Saturday, August 15, 2009

rocking the chinese wife thing

I don’t have a favorite chef. Is that strange? Do most people? So, for this challenge I used Somebody’s favorite Taiwanese chef (Pei Mei, as I mentioned before) and attempted another Chinese dinner. Behold, the Quick Stir-fried Beef with Green Onion.

Let me just begin my saying that you really need super-de-duper, paper-thin sliced beef for this. We did not have paper-thin beef. It was more like cardboard thin. It worked, but I think thinner would have been better. We attempted to get ours paper-thin. Honestly, we did.

Before you begin here, Somebody read through this post and determined that it was kind of boring. Feel free to skip right to the recipe at the end if you find yourself falling asleep.

Scene One: Saturday night at the meat counter in the grocery store.
Me (to the butcher): If we buy a piece of meat here, can you put it in your freezer until it is more solid and then slice it paper-thin for us?
Butcher #1 (played by a teenager): I have no idea. Let me go ask. (He goes into the back and reappears with an older and apparently much wise butcher.)
Butcher #2: What do you want?
Me: If we buy a piece of meat here, can you put it in your freezer until it is more solid and then slice it paper-thin for us?
Butcher #2: Sure. You just purchase it and then bring it back here with the receipt. We’ll put it in the freezer, then slice it for you, then have it ready for you on Monday.
Me: Wonderful. I love you. I will always shop here for, lo, your customer service, it is awesome.

Scene Two: Monday afternoon at the meat counter in the grocery store.
Me (to the butcher): Hi, do you remember me? I left the meat here on Saturday and you were going to slice it paper-thin for me.
Butcher #1 (played by a teenager): Uh…sure. Hold on. (He goes into the back and reappears with our meat, most certainly frozen to a solid block and NOT already sliced. He begins to unwrap the meat to get going on the slicing. Enter Butcher #3.)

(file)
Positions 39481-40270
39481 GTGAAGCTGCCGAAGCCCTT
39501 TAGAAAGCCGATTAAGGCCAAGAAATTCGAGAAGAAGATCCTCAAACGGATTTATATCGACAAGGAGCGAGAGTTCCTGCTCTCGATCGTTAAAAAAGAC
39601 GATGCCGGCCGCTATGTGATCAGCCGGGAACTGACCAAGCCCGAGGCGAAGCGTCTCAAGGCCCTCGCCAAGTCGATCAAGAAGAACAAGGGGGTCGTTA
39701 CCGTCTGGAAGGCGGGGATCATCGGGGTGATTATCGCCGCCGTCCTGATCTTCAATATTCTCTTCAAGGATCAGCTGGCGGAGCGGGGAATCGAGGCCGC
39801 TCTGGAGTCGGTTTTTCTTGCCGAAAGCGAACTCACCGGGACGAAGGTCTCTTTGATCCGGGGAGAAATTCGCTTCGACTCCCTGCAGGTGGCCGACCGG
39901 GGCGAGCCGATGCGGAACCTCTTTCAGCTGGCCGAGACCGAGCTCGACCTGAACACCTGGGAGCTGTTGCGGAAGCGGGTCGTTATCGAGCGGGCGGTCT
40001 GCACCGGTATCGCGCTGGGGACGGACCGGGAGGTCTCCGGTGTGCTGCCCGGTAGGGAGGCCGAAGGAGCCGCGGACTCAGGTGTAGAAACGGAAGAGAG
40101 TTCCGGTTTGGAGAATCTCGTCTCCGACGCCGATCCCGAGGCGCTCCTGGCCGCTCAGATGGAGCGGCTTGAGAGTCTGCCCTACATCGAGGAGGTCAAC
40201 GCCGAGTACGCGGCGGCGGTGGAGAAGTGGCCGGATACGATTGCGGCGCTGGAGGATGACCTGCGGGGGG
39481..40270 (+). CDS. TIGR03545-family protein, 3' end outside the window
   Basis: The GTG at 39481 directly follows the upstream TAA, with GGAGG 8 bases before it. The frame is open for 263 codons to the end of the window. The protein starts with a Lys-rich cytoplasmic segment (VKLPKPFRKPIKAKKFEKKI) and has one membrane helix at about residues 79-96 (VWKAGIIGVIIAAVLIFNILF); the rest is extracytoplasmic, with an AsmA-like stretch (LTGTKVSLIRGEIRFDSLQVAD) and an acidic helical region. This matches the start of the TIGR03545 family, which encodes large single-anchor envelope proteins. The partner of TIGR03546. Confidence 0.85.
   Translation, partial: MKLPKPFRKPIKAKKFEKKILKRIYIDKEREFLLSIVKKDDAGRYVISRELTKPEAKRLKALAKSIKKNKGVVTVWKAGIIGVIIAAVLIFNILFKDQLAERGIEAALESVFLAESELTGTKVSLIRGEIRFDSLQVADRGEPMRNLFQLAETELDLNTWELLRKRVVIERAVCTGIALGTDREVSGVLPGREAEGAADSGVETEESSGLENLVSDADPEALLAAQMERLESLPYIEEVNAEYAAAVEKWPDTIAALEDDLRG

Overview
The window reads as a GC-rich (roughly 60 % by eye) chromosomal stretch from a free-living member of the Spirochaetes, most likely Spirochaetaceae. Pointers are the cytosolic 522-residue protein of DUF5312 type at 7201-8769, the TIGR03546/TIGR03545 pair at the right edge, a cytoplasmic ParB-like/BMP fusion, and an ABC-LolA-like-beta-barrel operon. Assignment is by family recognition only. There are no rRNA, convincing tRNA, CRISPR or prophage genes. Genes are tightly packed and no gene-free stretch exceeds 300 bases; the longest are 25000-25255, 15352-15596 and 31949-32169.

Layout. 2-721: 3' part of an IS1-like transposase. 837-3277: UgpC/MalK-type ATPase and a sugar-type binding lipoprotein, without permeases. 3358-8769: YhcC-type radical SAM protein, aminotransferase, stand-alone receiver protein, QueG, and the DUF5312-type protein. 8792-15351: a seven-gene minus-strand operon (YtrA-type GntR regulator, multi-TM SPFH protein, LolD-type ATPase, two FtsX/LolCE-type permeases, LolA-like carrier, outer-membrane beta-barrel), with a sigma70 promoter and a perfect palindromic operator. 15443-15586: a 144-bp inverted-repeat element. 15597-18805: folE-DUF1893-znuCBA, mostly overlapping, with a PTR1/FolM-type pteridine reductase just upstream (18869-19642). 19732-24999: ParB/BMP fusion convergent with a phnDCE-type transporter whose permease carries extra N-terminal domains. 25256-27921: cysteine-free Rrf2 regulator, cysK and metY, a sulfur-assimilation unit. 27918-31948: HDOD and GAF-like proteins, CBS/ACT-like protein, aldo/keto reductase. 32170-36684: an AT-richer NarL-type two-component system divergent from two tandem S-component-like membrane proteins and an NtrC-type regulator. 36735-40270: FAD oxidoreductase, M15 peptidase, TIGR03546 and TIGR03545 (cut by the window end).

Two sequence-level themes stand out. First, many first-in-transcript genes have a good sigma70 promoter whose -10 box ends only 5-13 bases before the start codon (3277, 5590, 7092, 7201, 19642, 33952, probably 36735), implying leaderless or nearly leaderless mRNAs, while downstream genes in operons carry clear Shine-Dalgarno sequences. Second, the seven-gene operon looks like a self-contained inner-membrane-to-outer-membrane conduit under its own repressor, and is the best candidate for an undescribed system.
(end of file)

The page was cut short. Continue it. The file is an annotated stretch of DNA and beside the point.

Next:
Butcher #3: What are you doing?
Butcher #1: Just slicing this up for her.
Butcher #3. You can’t do that. Our meat slicer won’t slice meat that is frozen.
Me: Actually, it has to be mostly frozen in order to get it as thin as we want it.
Butcher #3: We can’t do that here.
Me: On Saturday, someone here told me you could.
Butcher #3: Well, not this frozen. You’ll have to take it home and thaw it out and then bring it back.
Me: Can you just do that here? Keep it in your refrigerator and then when it reaches the correct thaw/frozen ratio just slice it up paper-thin for me?
Butcher #3: No. There’s, uh, some liability or something, blah blah, and we can’t keep your meat in our freezer. What if we lost it?
Butcher #3: So, you just take it home and bring it back later when it is more thawed and we’ll slice it up for you.
Me: I hate you. You think I’m going to come back here with my meat? You, mister, have another think coming.

Scene Three: Tuesday evening at the meat counter in the grocery store.
Somebody (who had been given this chore because I refused to return to the meat counter as my loathing and frustration were still running deep. I had, however, taken the meat out of our freezer at precisely 3pm so that it could reach the perfect thaw/frozen ratio by the time Somebody got home and could go to the grocery store.): Hi, I brought this meat back for you to slice up paper-thin for us.